Monday, 21 October 2019

Chihuly Glass at Kew Gardens

Chandelier at the Victoria and Albert
 Museum
My first introduction to the sublime work of Dale Chihuly was at the marvelous Sculptureum gardens and galleries at Matakana, north of Auckland, New Zealand. I was captivated by his riotous, flamboyant works both for their beauty and for the wonder of their production. I had never heard of him before that visit but was keen to see and learn more about his work.

Seattle based Chihuly, has had a 50 year long career in art which has included work in mediums such as sculpture, neon, plastics and drawings but it is for his blown glass work that he is most famous.   His works have been shown and acclaimed all over the world perhaps most notably in Jerusalem where he holds the world record for most visitors (1.3million) to a temporary exhibition. The Oklahoma City Museum of art hosts a permanent exhibition of his work although many galleries offer Chihuly pieces for sale. After suffering the loss of an eye and an arm injury Chihuly found he could no longer hold the weight of the glass blowing pipe so now his works are produced from his studio by a number of master glass craftsmen under his supervision. He designs the pieces and has been quoted as saying he enjoys this process immensely. Some of his largest works now sell for many millions of dollars and although these are monumental and quite breathtaking the studio also produces smaller pieces suitable for display in the home.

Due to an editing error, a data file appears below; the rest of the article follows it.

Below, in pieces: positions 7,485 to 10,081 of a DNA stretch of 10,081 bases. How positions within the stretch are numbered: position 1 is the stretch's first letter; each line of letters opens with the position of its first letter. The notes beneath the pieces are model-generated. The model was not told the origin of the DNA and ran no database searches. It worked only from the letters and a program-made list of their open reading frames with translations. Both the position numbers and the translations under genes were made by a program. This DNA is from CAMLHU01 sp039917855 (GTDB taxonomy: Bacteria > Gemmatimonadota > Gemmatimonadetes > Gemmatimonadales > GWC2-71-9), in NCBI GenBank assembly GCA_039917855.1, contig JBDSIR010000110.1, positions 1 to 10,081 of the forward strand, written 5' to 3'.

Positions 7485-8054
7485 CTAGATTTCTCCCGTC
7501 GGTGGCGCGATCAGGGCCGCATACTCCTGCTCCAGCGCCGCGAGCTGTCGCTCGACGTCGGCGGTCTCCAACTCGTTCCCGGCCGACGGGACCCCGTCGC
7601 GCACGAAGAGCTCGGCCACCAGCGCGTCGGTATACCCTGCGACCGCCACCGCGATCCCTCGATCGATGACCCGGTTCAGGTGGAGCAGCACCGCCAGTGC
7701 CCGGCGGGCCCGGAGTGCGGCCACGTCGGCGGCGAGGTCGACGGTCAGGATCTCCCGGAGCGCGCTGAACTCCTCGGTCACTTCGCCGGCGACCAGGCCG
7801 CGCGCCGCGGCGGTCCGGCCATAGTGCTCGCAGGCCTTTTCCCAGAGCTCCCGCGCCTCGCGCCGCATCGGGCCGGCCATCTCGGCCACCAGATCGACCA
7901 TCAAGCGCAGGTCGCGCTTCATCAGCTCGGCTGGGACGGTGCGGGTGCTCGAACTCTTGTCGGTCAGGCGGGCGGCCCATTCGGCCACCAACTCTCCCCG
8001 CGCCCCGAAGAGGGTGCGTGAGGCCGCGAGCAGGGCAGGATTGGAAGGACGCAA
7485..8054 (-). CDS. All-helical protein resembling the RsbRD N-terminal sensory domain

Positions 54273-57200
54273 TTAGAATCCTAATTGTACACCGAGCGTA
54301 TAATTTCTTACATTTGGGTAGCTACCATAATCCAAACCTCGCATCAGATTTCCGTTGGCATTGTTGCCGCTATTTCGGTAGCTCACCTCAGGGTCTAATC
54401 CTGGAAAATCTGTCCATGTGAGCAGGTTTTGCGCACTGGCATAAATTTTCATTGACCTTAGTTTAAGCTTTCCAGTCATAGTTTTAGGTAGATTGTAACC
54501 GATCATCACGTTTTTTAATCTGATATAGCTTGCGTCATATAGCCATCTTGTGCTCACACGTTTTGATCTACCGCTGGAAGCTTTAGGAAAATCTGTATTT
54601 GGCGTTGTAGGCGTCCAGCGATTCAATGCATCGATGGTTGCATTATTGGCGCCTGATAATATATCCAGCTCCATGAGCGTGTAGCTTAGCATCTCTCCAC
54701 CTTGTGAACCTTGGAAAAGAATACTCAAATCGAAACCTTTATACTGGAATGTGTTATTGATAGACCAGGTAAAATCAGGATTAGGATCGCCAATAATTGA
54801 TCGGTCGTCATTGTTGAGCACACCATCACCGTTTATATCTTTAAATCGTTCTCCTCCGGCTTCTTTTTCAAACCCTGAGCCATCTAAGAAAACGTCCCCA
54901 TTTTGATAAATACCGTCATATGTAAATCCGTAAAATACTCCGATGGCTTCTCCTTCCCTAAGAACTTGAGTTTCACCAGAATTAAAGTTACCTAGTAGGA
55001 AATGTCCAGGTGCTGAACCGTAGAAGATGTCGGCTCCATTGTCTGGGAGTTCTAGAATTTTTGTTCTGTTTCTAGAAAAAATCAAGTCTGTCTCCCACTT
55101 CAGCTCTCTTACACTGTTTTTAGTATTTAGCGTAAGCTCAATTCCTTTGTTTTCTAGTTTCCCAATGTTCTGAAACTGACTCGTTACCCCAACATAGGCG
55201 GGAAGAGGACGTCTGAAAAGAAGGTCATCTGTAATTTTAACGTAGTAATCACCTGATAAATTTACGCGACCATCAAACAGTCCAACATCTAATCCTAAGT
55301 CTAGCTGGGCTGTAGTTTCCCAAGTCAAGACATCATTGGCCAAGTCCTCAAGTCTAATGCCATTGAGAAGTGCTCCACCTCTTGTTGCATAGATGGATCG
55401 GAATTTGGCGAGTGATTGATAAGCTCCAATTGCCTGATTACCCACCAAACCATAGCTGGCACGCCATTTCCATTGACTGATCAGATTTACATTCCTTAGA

On my recent trip to London I was delighted to see a magnificent Chihuly chandelier at the Victoria
and Albert museum and when my son suggested a visit to Kew Gardens to see the Chihuly exhibition I jumped at the chance.

Kew Gardens is worth a visit any time but this exhibition showcasing the marriage between the glories of nature and Chihuly's nature inspired glass works was spectacular.  The size and intricacies of the sculptures made me wonder how on earth they are transported across the world. It must be a delicate and nerve wracking operation. The exhibition at Kew ran until late October so if you missed out here are photos of some of the pieces. I assure you these photos do not do the sculptures justice.










The huge tree above is made entirely of glass rods. 




























I have written a previous blog about  Kew Gardens you can find it by entering the following into my search box: The Hive - Kew Gardens Stunning New Attraction 9/4/16 



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